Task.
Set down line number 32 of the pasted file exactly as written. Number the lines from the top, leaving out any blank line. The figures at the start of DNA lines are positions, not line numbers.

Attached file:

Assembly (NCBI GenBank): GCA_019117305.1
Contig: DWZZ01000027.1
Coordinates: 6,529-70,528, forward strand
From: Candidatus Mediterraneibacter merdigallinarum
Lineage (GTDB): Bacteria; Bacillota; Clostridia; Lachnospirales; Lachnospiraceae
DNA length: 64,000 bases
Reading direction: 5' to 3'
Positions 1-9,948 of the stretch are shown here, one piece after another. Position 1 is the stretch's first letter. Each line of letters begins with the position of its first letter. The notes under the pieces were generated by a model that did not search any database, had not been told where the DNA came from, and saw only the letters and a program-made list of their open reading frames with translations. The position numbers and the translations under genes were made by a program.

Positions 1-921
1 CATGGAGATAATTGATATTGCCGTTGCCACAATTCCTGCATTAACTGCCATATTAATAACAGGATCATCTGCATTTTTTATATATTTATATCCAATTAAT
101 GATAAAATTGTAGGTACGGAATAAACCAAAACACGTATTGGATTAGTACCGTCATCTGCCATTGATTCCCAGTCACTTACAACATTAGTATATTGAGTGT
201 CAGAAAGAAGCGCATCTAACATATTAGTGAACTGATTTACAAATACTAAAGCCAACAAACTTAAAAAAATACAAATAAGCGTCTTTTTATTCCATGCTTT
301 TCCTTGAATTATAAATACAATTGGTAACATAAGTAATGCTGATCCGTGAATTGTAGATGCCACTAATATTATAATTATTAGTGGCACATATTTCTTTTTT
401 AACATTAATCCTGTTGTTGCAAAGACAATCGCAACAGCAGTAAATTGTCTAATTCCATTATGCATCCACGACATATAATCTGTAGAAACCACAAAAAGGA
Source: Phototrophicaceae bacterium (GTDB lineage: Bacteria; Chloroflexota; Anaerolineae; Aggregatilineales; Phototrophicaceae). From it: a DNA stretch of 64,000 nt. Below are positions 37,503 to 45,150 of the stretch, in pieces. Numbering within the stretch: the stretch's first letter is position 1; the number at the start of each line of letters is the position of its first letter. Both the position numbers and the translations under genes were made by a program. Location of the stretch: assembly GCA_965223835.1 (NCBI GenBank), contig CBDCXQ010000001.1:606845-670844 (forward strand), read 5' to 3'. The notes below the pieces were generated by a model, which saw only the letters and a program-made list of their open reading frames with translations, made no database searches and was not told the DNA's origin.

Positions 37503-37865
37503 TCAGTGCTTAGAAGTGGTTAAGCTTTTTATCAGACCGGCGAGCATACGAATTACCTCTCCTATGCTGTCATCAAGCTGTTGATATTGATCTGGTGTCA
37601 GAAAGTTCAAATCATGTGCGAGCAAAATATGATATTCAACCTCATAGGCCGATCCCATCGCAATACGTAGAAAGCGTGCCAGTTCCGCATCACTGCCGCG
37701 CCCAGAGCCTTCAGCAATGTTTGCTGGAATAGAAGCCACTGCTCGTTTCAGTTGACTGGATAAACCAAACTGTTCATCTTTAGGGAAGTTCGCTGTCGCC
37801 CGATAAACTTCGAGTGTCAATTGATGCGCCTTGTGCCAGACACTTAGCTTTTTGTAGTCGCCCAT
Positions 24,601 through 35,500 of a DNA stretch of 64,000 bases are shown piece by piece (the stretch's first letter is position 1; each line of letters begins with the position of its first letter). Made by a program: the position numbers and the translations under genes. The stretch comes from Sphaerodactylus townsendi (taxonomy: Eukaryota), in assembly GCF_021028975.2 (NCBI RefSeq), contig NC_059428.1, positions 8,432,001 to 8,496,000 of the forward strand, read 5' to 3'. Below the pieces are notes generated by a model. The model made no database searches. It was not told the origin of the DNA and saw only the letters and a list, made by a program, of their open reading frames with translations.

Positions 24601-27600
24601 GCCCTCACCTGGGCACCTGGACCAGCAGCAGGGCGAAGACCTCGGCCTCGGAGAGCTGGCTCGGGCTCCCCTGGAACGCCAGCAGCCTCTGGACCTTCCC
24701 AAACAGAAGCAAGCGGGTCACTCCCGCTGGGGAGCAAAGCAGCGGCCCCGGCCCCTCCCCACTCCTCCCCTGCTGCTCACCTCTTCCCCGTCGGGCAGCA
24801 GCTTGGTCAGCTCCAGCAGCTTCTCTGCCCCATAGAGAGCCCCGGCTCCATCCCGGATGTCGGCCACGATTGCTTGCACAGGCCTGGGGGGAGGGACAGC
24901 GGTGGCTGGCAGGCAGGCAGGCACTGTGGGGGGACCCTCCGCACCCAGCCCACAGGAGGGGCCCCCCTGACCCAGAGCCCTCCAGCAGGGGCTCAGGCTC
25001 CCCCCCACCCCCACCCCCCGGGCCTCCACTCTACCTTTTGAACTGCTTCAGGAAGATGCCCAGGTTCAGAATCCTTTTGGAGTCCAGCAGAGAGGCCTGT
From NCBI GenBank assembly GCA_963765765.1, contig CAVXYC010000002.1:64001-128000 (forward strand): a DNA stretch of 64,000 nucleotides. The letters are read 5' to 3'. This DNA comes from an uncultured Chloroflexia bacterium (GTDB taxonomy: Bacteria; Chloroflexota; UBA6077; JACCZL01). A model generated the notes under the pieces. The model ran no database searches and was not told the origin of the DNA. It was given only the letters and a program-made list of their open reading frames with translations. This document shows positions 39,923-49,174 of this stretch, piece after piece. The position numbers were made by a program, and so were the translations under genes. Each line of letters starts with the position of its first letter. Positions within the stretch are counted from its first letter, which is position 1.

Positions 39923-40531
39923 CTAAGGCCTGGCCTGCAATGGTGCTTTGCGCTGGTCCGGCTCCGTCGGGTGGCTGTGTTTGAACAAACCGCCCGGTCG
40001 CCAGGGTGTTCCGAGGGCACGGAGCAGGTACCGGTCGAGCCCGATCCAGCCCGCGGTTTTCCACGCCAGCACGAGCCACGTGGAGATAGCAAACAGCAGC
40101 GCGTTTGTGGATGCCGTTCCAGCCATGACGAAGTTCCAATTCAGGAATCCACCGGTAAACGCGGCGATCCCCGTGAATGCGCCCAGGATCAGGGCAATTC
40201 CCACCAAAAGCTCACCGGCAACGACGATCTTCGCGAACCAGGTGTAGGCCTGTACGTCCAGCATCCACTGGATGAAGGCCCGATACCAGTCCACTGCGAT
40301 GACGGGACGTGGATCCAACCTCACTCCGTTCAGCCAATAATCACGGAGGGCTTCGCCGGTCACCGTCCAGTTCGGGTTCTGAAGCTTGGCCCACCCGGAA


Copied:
40101 GCGTTTGTGGATGCCGTTCCAGCCATGACGAAGTTCCAATTCAGGAATCCACCGGTAAACGCGGCGATCCCCGTGAATGCGCCCAGGATCAGGGCAATTC